Fig. 3

Rate of change of the mass of the black hole versus \(x=\frac{r}{M}\) for a barotropic fluid for different values of the state parameter, \(A_{2}=1\), \(A_{4}=10\), \(M=1\), \(\lambda =-0.73\), and \(\eta =0.5\)

It is important to remark that we have another possibility to study the accretion process for this metric, which is by taking \(A_{2}<0\) and using (32) and (33) with a minus of difference. In that case we have \(\rho >0\) for \(w>-1\) as we required, but \(u(r)<0\) for \(w<-1\). However, the case \(A_{2}<0\) seems to be an unnatural choice, since we may notice that we will need a barotropic case such as \(p=-w \rho \) to have identical solutions to solving (5), (9), and (11) directly and setting \(A_{0}=1+w\) and \(A_{2}=-1\). In other words, it is the same to have \(A_{0}=1+w\) and \(A_{2}=-1\) and solving the system of equations (5), (9), and (11) as solving the system of Eqs. (5), (11), and \(p=-w \rho \). Therefore, we will have the same behavior as we discussed above, since for \(A_{2}=-1\), the state parameter w will be minus the state parameter in the case of \(A_{2}=1\). Thus, for all the following subsections, we are going to find the solutions using (5), (11), and \(p=w \rho \), and we will take \(A_{2}=1\).

3.2 Schwarzschild black hole in a string cloud background

The metric for a string cloud arises from the Nambu–Goto action of a string evolving in space-time. In four dimensions, the metric of a Schwarzchild black hole in a string cloud background is given by [21]
$$\begin{aligned}&A(r)=B(r)=1-\frac{2M}{r}-\alpha ,\end{aligned}$$
$$\begin{aligned}&C(r)=r^2, \end{aligned}$$
where \(\alpha \) is the string cloud parameter which is \(\alpha \ne 1\) and M is the mass of black hole and it appears as a constant of integration during the solution of field equations [22]. The limit \(\alpha =0\) gives the Schwarzschild solution. The radial velocity and the energy density for a barotropic fluid are given by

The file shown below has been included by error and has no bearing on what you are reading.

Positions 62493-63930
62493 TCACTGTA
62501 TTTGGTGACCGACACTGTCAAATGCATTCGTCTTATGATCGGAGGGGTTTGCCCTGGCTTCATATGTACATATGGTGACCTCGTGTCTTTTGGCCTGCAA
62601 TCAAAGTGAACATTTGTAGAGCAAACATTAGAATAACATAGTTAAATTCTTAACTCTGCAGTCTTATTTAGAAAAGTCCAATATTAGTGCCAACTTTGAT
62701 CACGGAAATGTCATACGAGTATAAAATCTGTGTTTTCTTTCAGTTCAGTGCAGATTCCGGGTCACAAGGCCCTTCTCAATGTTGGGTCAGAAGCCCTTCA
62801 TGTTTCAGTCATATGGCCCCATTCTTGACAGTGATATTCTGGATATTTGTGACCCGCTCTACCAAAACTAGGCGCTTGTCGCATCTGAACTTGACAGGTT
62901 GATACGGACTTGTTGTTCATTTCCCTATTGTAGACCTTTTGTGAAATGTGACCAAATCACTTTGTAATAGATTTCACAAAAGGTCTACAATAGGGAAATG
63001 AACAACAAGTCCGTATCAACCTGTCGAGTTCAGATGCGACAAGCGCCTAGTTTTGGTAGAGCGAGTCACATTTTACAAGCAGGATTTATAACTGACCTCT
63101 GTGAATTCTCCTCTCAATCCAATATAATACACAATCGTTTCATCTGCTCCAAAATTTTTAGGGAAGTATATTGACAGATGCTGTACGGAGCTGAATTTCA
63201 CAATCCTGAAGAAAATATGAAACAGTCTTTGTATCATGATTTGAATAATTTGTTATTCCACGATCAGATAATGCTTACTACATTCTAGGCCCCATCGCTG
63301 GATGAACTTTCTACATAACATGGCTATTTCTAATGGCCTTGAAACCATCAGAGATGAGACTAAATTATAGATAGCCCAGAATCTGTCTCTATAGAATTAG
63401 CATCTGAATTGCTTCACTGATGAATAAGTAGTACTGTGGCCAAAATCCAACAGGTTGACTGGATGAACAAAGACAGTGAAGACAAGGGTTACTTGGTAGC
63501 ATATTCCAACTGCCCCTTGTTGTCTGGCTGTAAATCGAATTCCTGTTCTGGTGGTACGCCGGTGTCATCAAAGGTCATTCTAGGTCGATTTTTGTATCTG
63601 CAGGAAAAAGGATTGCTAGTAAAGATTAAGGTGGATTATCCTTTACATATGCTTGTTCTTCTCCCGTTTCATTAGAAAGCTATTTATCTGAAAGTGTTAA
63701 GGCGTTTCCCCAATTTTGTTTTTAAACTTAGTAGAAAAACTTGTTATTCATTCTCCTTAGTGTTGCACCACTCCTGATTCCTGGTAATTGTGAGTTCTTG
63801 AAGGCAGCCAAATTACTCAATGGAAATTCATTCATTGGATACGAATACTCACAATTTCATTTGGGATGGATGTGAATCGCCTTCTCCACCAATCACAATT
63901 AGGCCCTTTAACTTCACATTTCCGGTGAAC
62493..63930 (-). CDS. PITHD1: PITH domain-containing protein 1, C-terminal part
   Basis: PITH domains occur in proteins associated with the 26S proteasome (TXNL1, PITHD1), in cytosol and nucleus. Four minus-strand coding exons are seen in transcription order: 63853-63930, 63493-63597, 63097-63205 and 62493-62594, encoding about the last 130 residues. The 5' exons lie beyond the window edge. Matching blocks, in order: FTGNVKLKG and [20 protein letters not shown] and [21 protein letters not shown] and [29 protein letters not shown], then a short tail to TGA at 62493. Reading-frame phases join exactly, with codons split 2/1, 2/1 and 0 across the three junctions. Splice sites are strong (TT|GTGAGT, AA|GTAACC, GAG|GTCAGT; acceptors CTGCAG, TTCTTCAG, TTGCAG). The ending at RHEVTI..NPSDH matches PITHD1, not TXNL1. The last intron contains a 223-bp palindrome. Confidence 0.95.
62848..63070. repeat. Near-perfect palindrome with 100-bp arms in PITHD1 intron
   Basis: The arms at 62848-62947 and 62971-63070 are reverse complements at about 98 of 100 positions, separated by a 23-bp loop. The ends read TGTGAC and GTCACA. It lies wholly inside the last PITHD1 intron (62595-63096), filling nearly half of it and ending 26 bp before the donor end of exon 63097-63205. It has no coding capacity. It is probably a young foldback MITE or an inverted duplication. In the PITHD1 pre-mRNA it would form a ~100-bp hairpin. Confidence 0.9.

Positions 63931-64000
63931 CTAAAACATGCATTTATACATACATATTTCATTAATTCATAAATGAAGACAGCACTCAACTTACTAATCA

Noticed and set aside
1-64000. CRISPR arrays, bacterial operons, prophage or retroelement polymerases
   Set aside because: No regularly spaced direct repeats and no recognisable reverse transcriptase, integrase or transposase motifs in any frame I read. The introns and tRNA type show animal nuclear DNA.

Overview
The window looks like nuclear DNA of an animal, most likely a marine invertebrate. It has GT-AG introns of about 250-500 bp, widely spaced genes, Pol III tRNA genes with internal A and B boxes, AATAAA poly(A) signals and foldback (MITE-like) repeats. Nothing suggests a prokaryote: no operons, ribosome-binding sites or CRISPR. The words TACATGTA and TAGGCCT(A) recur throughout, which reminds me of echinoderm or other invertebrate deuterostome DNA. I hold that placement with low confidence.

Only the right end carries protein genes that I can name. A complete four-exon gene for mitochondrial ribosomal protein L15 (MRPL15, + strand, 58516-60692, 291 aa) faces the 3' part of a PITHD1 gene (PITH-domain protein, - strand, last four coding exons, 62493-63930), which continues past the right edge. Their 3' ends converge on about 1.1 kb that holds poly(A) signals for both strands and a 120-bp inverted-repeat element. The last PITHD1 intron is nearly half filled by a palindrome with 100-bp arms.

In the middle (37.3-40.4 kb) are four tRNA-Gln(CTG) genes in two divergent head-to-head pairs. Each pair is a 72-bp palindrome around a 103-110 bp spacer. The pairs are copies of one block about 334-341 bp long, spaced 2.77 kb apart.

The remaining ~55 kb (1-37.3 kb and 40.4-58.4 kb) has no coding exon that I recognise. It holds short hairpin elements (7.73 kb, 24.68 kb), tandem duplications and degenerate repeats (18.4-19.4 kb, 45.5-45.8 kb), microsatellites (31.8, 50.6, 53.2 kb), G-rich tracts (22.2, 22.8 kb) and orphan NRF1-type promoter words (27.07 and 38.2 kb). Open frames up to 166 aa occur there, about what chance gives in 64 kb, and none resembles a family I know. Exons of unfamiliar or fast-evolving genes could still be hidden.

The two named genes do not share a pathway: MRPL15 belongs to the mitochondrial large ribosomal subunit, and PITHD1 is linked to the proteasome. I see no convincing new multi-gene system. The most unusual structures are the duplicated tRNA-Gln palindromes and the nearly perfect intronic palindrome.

$$\begin{aligned} u(r)&=\frac{\sqrt{r \left( A_{4}^2+(\alpha -1) (w+1)^2\right) +2 M (w+1)^2}}{\sqrt{r} (w+1)},\end{aligned}$$
$$\begin{aligned} \rho (r)&=\frac{A_{2} (w+1)}{r^{3/2} \sqrt{r \left( A_{4}^2+(\alpha -1) (w+1)^2\right) +2 M (w+1)^2}}. \end{aligned}$$
Exactly as before, we have two set of solutions for u(r) and \(\rho (r)\). For this case, the critical values are given by
$$\begin{aligned} r_{c}= & {} -\frac{3 M (w+1)^2}{2 \left( A_{4}^2+(\alpha -1) (w+1)^2\right) },\end{aligned}$$
$$\begin{aligned} u_{c}^{2}= & {} \frac{M}{2r_{c}},\end{aligned}$$
$$\begin{aligned} V_{c}^2= & {} -\frac{M}{3 M+2 (\alpha -1) r_c}. \end{aligned}$$
As a special case, if \(A_4=1+w\), then the above equations yield \(r_c=-3M/1+2\alpha \), which for \(\alpha =0\) gives the critical radius for the Schwarzschild black hole. Since \(r_c\) is a function of w, its value will be different for every fluid.
Fig. 4

Velocity profile versus \(x=\frac{r}{M}\) for \(A_{4}=1\), \(\alpha =-5\), \(M=1\), and different values of the state parameter. For each figure, the critical radius is marked with a point for every chosen state parameter

Fig. 5

Energy density versus \(x=\frac{r}{M}\) for \(A_{2}=1\), \(A_{4}=1\), \(\alpha =-5\), \(M=1\), and for different values of the state parameter

Equation (19) is completely satisfied since \(M>0\). The speed of sound is given by
$$\begin{aligned} c_{s}^{2}&=A_{4} \sqrt{\frac{1}{1-\alpha -\frac{3 M}{2 r_{c}}}}-1. \end{aligned}$$
Thus, the rate of change of the mass of the fluid is
$$\begin{aligned} \dot{M}=\frac{4 \pi A_{2}^{2}A_{4} M^2 (w+1)}{r^{3/2} \sqrt{r \left( A_{4}^2+(\alpha -1) (w+1)^2\right) +2 M (w+1)^2}}. \end{aligned}$$
From Fig. 4, it can be seen that the radial velocity of the fluid is negative for the cases \(w=-1.5\) and \(w=-2\), while it is positive for \(w=-0.5,0,1\). If the fluid flow is inward then \(u>0\) is not allowed and vice versa. In the case of quintessence, the fluid velocity is zero (at rest) at \(x=1\), while it attains the critical velocity at approximately \(x=0.7\). Similarly for dust and stiff matter, the critical values of velocity occur at approximately \(x=0.3\). Similarly, the accretion of phantom fluids leads to critical flows after \(x=0.7\). In Fig. 5, we plot the evolution of the energy density of fluids in the vicinity of the black hole. It is apparent that for fluids satisfying the weak and dominant energy conditions such as dust, quintessence, and stiff fluid, the energy density increases as the fluid moves toward the BH, while the reverse happens for \(w=-1.5\) and \(w=-2\). In Fig. 6, we present a plot of the rate of change of the mass of the BH against x and find that the mass of the BH will increase due to the fluids satisfying energy conditions while it decreases for fluids violating the same energy conditions.
Fig. 6

Rate of change of the mass of the black hole versus \(x=\frac{r}{M}\) for a barotropic fluid for different values of the state parameter, \(A_{2}=1\), \(A_{4}=1\), \(M=1\), and \(\alpha =-5\)

3.3 Janis–Newman–Winicour space-time